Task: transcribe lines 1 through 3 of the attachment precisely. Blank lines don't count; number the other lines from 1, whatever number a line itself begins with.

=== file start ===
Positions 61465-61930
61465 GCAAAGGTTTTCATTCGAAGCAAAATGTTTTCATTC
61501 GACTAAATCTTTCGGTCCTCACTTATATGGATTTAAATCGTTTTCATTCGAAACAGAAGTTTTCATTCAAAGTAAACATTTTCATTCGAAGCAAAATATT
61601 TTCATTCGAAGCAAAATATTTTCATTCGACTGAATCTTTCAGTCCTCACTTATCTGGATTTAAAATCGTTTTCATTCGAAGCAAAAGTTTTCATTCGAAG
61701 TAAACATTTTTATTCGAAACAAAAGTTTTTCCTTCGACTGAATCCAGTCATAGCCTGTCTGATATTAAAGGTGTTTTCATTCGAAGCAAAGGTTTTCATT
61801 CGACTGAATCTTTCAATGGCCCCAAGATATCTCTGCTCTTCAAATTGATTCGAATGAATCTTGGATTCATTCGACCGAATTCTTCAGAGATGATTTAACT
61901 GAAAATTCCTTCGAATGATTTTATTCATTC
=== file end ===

Positions 61465-61930
61465 GCAAAGGTTTTCATTCGAAGCAAAATGTTTTCATTC
61501 GACTAAATCTTTCGGTCCTCACTTATATGGATTTAAATCGTTTTCATTCGAAACAGAAGTTTTCATTCAAAGTAAACATTTTCATTCGAAGCAAAATATT